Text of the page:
with you." tious tone of decision.

“ Noblest of women !” cried our hero, “ You will let me know the contents ?" falling in ecstasy on his knees. he murmured, still pressing her hand.

Hush, hush !” said Lucy, “nothing of “ Yes, yes,” she exclaimed, hurriedly, that sort," pray! Listen : be ready, with a and then, with her thoughts in a state of chaise waiting, in the lane close by the park especial confusion, she vanished through stile nearest to the London road, exactly at the door-way, leaving her admirer to adjust two o'clock. My pony chaise and groom his cravat and rub up his hair.

are at your service to take you to BThat “coming events cast their shadows and there can be no cause for suspicion, before,” is a proverb somewhat stale, but, unless our interview be prolonged. So, go

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now, without losing a moment, and remem “ Yes, ma'am," said Mr. Snealy, strutting ber, two o'clock," and she hurried him from forward manfully to explain, “ The fact is her presence.

that, for a considerable length of time, I 6 I knew it must come to this !” solilo- have been strongly impressed—that is quised Mr. Snealy, rubbing his hands, as “Excuse me now, Sir," said the lady, he left the park. “She has twenty thou- graciously smiling, “ this dear girl is in sand pounds of her own, let the worst want of repose. Come, my dear Lucy, let happen. But when we are married, the old us retire together. Despise you ! No, my baronet will not be such a fool as to stand love. Yet I could have wished it otherout. This is not the first specimen of his wise. Come, come !" and they glided out tantrums that I have seen, and I know, as of the room, followed by Lucy's maid, and, he has often said, that he likes me. a few minutes after, a very substantial Sniffton Snealy, thou hast indeed now been breakfast was served up for our noticed noticed to some purpose !"

hero, who was deferentially given to unA few minutes after two on the following derstand that the young lady had been permorning, while the moon shone brightly, suaded to lie down to endeavour to obtain he found himself seated in a post-chaise, an hour's sleep. bowling merrily along, with certainly (for “ Poor girl !” said he, helping himself to all the world said so) one of the finest a huge slice of ham, &c., “I don't wonder women to be seen in the London circles; she's a little nervous. A little sleep, howbut, between them, sate her somewhat ever, may refresh her; but we must not demure waiting-maid, so he was compelled lose too much time. We've the start now to compress the ebullition of his feelings by eight or ten hours; but, if the passioninto certain brief, common-place inquiries, ate old man should overtake us!" which were as briefly answered. All this This idea caused a considerable diminuappeared somewhat cold and tame for an tion in his appetite, and sent him, after a elopement, but the small gallant comforted hasty meal, to look out for a good plain himself by the reflection that she had now travelling chariot, wherein he and the fair taken the step and “crossed the Rubicon," Lucy should be transported to Gretna and consequently there could be no re- Green, not merely as that was the usual treating “ She must either be Mrs. route in such cases, but because he felt that Snealy,” said he to himself.“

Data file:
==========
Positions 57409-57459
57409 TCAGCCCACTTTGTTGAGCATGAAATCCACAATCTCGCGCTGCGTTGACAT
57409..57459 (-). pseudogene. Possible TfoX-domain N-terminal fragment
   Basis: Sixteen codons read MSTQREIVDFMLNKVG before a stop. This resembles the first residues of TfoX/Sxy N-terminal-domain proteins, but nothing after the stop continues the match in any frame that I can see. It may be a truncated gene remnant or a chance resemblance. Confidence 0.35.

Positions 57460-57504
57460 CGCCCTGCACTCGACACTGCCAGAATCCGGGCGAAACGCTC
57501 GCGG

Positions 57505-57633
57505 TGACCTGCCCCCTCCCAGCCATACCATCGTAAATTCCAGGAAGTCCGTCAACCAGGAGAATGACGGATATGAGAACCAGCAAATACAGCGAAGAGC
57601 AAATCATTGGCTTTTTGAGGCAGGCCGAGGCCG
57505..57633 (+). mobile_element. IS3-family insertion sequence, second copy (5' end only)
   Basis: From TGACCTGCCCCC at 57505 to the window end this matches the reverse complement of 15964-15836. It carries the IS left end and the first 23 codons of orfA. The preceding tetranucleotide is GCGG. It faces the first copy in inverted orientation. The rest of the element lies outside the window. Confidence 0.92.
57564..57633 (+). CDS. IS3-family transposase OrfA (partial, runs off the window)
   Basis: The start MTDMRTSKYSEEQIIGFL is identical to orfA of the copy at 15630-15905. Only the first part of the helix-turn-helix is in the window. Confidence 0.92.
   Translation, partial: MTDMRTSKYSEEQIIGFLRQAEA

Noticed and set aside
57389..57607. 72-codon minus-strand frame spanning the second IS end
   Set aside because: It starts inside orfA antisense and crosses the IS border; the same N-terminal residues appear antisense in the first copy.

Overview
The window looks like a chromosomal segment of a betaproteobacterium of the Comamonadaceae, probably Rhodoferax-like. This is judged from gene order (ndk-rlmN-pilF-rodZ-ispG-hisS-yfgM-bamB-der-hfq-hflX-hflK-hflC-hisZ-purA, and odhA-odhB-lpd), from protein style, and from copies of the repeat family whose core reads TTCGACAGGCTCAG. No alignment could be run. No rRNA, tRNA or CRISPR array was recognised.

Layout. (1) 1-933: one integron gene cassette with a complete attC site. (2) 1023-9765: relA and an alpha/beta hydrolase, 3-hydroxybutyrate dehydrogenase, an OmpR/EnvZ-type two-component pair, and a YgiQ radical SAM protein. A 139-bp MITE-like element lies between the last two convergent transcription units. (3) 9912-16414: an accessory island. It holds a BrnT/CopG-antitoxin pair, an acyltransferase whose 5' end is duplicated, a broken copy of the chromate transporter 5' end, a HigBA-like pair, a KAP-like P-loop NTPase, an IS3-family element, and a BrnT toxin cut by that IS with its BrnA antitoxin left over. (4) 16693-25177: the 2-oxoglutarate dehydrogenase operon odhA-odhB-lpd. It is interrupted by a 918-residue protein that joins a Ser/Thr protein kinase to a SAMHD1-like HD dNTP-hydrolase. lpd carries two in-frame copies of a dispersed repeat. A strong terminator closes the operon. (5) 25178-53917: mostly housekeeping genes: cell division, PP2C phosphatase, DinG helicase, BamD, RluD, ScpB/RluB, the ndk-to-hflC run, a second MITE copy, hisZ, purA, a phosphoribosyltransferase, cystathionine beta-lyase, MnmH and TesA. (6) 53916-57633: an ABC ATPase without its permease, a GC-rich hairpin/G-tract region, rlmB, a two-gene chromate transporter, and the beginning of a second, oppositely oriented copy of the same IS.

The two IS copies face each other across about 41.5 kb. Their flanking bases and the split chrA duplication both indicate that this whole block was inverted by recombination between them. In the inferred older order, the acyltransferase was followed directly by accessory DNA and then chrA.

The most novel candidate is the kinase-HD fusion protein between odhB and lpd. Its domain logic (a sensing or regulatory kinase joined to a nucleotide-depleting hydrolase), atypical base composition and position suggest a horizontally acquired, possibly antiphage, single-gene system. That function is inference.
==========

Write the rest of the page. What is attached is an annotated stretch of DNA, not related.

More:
the whole runaway affair would thereby more expect to be noticed' in society: wear a dashing, spirited, all-for-love aspect, there's no other alternative.”

and cause him to be more noticed than ever On changing horses for the last time in the ensuing winter. before entering London, Lucy desired that In spite of all his activity, however, they should be driven to the house of a nearly three hours had expired before his lady, a particular friend of hers in Park arrangements for the nuptial vehicle were Lane, and, on their arrival there, they were, completed, and then, ordering horses to be all three, ushered into a parlour.

ready at a moment's notice, he returned to “You are sadly fatigued, I fear," ob- Park Lane, and was informed that the served Mr. Snealy, affectionately, “ those young lady had, at length, sunk into “a common chaises jolt one shockingly. If sweet sleep,” when it appeared to him that you will allow me, I know where to hire an they ought both to be wide awake. This easy chariot for the rest of our journey; was very tantalizing, and caused him to and, beside the comfort, you know, in case fidget and walk to and fro in the lonely of pursuit-"

apartment, till, unable longer to resist the Do just as you please," said Lucy, and usual effects of a sleepless night, he threw though her agitation was evidently extreme, himself upon a sofa and soon became lost she smiled, as if in spite of herself. in a world of dreams, from which he was

“ Heavenly—!” exclaimed Mr. Snealy, startled by a confused bustle in the hall. and, before he could utter another word, the “No more lies, you scoundrels !" shouted matronly lady of the house entered, and a stentorian voice, “ I tell you I have traced Lucy instanter rushed into her arms ejacu- them to this house. George and Peter, you lating, “Don't despise me, my dear, dear watch the door, and by G-! I'll search friend! I have taken the last, rash step. I the house myself, and, if I find the little have left my father's house without his rascal !” knowledge and this gentleman-" “Surely I am dreaming !” thought Mr.

or never